Data Visualization with Plotly and Pandas

This example will show you how to leverage Plotly’s API for Python (and Pandas) to visualize data from a Socrata dataset. We’ll be using Plotly’s recently open sourced library and connecting it to a IPython/Pandas setup with cufflinks. Cufflinks patches Pandas so that you can visualize straight from a dataframe object(Very convenient!).

Let’s start by importing libraries…

import pandas as pd
import numpy as np
import matplotlib
import cufflinks as cf
import plotly
import plotly.offline as py
import plotly.graph_objs as go

cf.go_offline() # required to use plotly offline (no account required).
py.init_notebook_mode() # graphs charts inline (IPython).

We’ll be taking a look at NYPD’s Motor Vehicle Collisions dataset. The dataset contains 3 years of data (from 2012 to 2015) and gets constantly updated. It has very valuable information like the coordinates where the incident happened, the borough, amount of injured people and more. I’m only interested in last year’s data, so I’ll factor that into my query below using SoQL:

url = 'https://data.cityofnewyork.us/resource/qiz3-axqb.json?$limit=1000000&\
$where=date%20between%20%272014-01-01T00:00:00%27%20and%20%272015-01-01T00:00:00%27'
collisions = pd.read_json(url)

Now that we got our data, let’s list the columns and see what we have to work with:

collisions.columns
Index(['borough', 'contributing_factor_vehicle_1',
       'contributing_factor_vehicle_2', 'contributing_factor_vehicle_3',
       'contributing_factor_vehicle_4', 'contributing_factor_vehicle_5',
       'cross_street_name', 'date', 'latitude', 'location', 'longitude',
       'number_of_cyclist_injured', 'number_of_cyclist_killed',
       'number_of_motorist_injured', 'number_of_motorist_killed',
       'number_of_pedestrians_injured', 'number_of_pedestrians_killed',
       'number_of_persons_injured', 'number_of_persons_killed',
       'off_street_name', 'on_street_name', 'time', 'unique_key',
       'vehicle_type_code1', 'vehicle_type_code2', 'vehicle_type_code_3',
       'vehicle_type_code_4', 'vehicle_type_code_5', 'zip_code'],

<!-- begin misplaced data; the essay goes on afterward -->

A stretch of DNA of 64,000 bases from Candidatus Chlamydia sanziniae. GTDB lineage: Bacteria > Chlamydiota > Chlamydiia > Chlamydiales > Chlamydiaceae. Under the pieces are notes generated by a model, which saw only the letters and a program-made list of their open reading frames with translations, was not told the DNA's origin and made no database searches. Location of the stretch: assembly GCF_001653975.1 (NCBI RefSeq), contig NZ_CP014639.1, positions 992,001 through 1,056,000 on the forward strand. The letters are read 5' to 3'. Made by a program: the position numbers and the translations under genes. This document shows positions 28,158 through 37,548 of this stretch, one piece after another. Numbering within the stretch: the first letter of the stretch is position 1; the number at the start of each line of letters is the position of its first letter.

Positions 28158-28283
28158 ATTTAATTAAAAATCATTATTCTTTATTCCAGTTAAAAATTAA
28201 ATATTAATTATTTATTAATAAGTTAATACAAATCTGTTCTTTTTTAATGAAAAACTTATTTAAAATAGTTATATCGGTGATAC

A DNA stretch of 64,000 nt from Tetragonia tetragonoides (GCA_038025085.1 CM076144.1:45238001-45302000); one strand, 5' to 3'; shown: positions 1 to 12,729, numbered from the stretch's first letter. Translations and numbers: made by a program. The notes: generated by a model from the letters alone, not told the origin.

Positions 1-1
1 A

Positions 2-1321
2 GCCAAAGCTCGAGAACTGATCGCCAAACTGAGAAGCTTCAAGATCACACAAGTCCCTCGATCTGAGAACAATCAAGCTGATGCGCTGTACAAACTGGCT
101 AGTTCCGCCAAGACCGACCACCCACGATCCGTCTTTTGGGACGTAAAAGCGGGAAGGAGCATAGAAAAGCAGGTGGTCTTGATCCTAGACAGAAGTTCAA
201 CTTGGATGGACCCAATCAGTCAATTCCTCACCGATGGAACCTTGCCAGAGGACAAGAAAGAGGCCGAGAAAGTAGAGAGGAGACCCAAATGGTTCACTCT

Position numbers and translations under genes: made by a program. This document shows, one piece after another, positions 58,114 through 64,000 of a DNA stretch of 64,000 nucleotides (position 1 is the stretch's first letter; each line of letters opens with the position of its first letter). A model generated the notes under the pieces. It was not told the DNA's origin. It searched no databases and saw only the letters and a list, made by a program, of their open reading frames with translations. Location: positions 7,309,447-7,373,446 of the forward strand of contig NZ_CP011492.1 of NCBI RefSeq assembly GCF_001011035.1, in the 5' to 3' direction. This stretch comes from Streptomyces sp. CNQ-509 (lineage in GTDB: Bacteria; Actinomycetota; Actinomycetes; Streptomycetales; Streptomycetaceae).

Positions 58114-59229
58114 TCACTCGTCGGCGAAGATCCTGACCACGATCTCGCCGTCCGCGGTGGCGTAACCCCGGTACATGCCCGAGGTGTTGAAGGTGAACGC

dtype='object')

Let’s look at the contributing factors of vehicle collisions. The factors are inconveniently divided into 5 columns, however pandas’ concat method should help us concatenate them into one:

contributing_factors = pd.concat(
          [collisions.contributing_factor_vehicle_1,
           collisions.contributing_factor_vehicle_2,
           collisions.contributing_factor_vehicle_3,
           collisions.contributing_factor_vehicle_4,
           collisions.contributing_factor_vehicle_5])

Now let’s plot! Cufflinks conviniently connects plotly to the iplot method in my dataframe. Let’s plot the occurence of each factor in a bar chart:

contributing_factors.value_counts().iplot(kind='bar')

<iframe width=”750” height=”500”frameborder=”0” scrolling=”no” src=”https://plot.ly/~jsanch/27.embed”></iframe>

That’s a nice and fast way to visuzlie this data, but there is room for improvement: Plotly charts have two main components, Data and Layout . These components are very customizable. Let’s recreate the bar chart in a horizontal orientation and with more space for the labels. Also, let’s get rid of the Unspecified values.

temp = pd.DataFrame({'contributing_factors':contributing_factors.value_counts()})
df = temp[temp.index != 'Unspecified']
df = df.sort_values(by='contributing_factors', ascending=True)
data  = go.Data([
            go.Bar(
              y = df.index,
              x = df.contributing_factors,
              orientation='h'
        )])
layout = go.Layout(
        height = '1000',
        margin=go.Margin(l=300),
        title = "Contributing Factors for Vehicle Collisions in 2015"
)
fig  = go.Figure(data=data, layout=layout)
py.iplot(fig)

Now let’s look at incidents over time. I’m gonna transform the date column into an actual date object so that plotly is able to graph it in a time series. In addition, we want to make sure that the df is sorted by date:

collisions.date = pd.to_datetime(collisions.date)
collisions.date.sort_values().index
df_by_date = collisions.ix[collisions.date.sort_values().index]

Now we can use the .groupby method to aggregate incidents by date as well as sum deaths per day. And again, plotting them is as easy as calling the .plot method in our dataframe.

collisions_by_date = df_by_date.groupby('date').date.count()
collisions_by_date.iplot(kind='scatter', title='Collisions Per Day')

deaths_by_date = df_by_date.groupby('date')['number_of_persons_killed'].sum()
deaths_by_date.iplot(kind='bar', title='Deaths per Day')

Finally, the previous charts can be merged into one, making good use of the data and layout components:

colli_deaths = pd.DataFrame({'collisions':collisions_by_date, 'deaths':deaths_by_date })

color1 = '#9467bd'
color2 = '#F08B00'

trace1 = go.Scatter(
    x = colli_deaths.index,
    y = colli_deaths['collisions'],
    name='collisions',
    line = dict(
        color = color1
    )
)
trace2 = go.Scatter(
    x= colli_deaths.index,
    y =colli_deaths['deaths'] ,
    name='deaths',
    yaxis='y2',
    mode='markers'

)
data = [trace1, trace2]
layout = go.Layout(
    title= "Collisions and Deaths per day",
    yaxis=dict(
        title='collisions',
        titlefont=dict(
            color=color1
        ),
        tickfont=dict(
            color=color1
        )
    ),
    yaxis2=dict(
        title='deaths',
        overlaying='y',
        side='right',
        titlefont=dict(
            color=color2
        ),
        tickfont=dict(
            color=color2
        )

    )

)
fig = go.Figure(data=data, layout=layout)
plot_url = py.iplot(fig)

And there you have it.